Challenges of parenting in times of cyber revolution

Challenges of parenting in times of cyber revolution



Today it’s common to find children setting the ‘hello tunes’ of their parents’ cellphones much to their chagrin, hold on to the TV remotes as virtual power centres of families, operating some high-end gizmos with ease or park before computers, gaming, chatting, or net surfing. Parents suddenly find themselves coping and battling with illiteracy albeit of a different kind.

Especially, since the advent of technological revolution of the 80s parents
have been experiencing a veritable whirlwind of confusion and frustration mainly at their inability to fully understand it, learn at a pace that matches their children and control the circumstances that these whole new technology entails.

Compounding this is their children’s increasing reliance and preoccupation with it. Knowledge is undoubtedly power; so this paradigm shift from ‘parents know better’ to ‘children know better’ has brought in new dimensions and power equations within family relationships. It is poised to usurp the traditional parental role of monitoring their children’s activities, leaving the latter to experience unscrutinised freedom and exposing them to several negative influences.

Although each developmental stage of a child puts parenting skills to test, perhaps the most challenging of all is the stage of adolescence. Their growing power of reasoning and realisation of their parents’ ignorance on many issues, make them resist and question their authority; this is truer now with parents being largely technologically less informed. Interestingly, as a result of the unprecedented changes that have swept the world past several decades, today’s parents themselves are a cusp generation of old and new values.

They find the earlier parenting models severely limiting, making parenting seem that much more difficult and challenging. Now with a burgeoning Indian middle class having greater access to TV, mobile phones, portable media devices, computer and the internet, the new age liberal parents are yet to fully comprehend the long-term consequences of their unchecked use.

Research indicates, adolescent leisure time is becoming more audio-visually oriented. They are spending more time watching television, net surfing, playing video games, or text messaging, rather than on healthy activities like sports, games and hobbies. Computers have replaced pens, postage, play, telephone and even plain conversation.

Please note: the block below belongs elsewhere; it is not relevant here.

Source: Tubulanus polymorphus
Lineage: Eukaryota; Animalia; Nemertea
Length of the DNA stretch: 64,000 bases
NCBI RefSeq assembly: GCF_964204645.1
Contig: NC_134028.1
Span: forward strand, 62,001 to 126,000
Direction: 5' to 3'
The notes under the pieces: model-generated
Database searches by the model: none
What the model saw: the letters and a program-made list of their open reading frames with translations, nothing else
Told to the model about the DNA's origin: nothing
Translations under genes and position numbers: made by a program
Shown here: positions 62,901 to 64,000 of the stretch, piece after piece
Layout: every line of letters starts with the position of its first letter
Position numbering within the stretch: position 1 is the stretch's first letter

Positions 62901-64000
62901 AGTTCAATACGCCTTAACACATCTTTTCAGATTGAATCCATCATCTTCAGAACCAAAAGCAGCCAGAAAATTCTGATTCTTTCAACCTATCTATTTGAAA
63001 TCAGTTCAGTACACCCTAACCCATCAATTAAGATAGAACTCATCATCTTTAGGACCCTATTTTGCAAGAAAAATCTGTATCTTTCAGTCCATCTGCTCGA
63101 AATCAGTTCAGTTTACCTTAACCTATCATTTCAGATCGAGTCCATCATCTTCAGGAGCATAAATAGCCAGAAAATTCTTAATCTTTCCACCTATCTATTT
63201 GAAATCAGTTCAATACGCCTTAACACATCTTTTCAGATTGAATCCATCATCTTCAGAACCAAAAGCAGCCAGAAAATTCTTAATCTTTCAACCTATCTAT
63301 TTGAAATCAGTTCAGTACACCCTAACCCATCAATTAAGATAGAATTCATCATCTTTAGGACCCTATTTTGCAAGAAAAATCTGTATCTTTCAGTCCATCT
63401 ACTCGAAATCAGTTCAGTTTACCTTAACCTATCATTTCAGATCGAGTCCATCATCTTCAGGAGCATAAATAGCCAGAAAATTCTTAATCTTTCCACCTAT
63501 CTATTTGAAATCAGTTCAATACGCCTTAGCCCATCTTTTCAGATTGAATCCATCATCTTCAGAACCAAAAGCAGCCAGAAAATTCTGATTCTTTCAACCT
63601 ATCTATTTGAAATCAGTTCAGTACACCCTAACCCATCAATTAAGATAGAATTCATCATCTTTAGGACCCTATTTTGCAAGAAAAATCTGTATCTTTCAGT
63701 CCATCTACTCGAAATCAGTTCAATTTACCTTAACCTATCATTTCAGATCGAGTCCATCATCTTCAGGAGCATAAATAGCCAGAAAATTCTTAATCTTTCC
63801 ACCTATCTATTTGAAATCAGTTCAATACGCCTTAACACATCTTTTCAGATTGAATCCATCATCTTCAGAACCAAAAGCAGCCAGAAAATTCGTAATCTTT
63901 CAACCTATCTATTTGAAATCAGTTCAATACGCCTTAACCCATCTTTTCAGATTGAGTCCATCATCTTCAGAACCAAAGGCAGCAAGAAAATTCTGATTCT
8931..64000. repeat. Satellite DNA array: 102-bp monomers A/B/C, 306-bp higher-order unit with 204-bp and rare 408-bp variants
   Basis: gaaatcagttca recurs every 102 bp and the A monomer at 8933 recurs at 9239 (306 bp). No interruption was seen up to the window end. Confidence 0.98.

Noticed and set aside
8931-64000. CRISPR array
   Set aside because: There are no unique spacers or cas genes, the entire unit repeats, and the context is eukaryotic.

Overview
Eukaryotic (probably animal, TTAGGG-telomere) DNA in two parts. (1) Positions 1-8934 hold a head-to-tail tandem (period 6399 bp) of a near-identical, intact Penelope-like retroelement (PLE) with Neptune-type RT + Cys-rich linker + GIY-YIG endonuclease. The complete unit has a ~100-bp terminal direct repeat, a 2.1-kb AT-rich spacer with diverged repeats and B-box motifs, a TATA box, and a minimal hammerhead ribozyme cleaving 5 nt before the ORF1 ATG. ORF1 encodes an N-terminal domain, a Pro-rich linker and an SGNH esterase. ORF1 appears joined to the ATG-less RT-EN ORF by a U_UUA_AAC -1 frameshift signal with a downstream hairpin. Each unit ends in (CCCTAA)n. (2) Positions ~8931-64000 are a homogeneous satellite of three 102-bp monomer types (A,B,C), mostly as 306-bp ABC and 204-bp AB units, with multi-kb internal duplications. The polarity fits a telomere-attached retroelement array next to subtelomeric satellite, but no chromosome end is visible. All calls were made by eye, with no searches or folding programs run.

The cyber world alone is causing alarming concerns. It has been found that the most frequently engaged net activity by adolescent is e-mail (83 per cent), next only to accessing search engines (78 per cent). There are 3.3 million active internet users in rural India alone, with many times more that number in urban areas that is slated to double in the coming years.

Rise in computer literacy

It can easily be surmised that a significant part of this population are adolescents. The usage among them can be expected to further rise since computer literacy is increasingly seen as an essential component of education, with more and more schools and colleges installing them.

Most often parents have no knowledge about the information their children are accessing online, partly perhaps due to their indulgence but largely owing to their state of computer illiteracy. Children could be accessing sex portals, hate groups, violent sites, fraud gangs, or even ordering abusable drugs via the internet. The sense of anonymity helps express high levels of hostile, uninhibited or flaming behaviour.

Relying more on virtual socialising through facebooks and net groups rather than actual face-to-face interactions have made them indoor bound, socially isolated and technologically dependent. Rise in sexuality, violence, crime, anxiety and stress disorders among adolescent to a significant extent can be ascribed to these vicarious activities.
It cannot be denied however, that computers hold a great deal of potential for enhancing educational and career opportunities, contributing to the parental dilemma. Technology is here to stay and will only grow further. Unfortunately,
it has seen unbridled growth without much thought having spared at the consequence of its misuse or placing regulatory mechanism to restrict certain sites.

Parents therefore need to take a few proactive steps that are subtle yet firm. Firstly, it must be realised that children fall prey to peer pressure and can easily be drawn to undesirable, often shocking activities however well brought up and therefore parents’ watchfulness helps.

In order to bridge the knowledge gap parents need to embrace the new technology by putting concerted efforts to learn it, perhaps from their own children. This will not only open new doors of exciting and endless possibilities but they can return to their old job of mentoring their kids. Even with basic knowhow, website history could be checked periodically to know the sites visited, and some sites could also be jointly visited.
Internet could be locked and allowed use only in their presence. Further, placing the computer in the family room would encourage the child to use it responsibly and avoid stealth. Parenting has always been a gargantuan responsibility; only its methods need to change with times.

(The writer is a professor of psychology)

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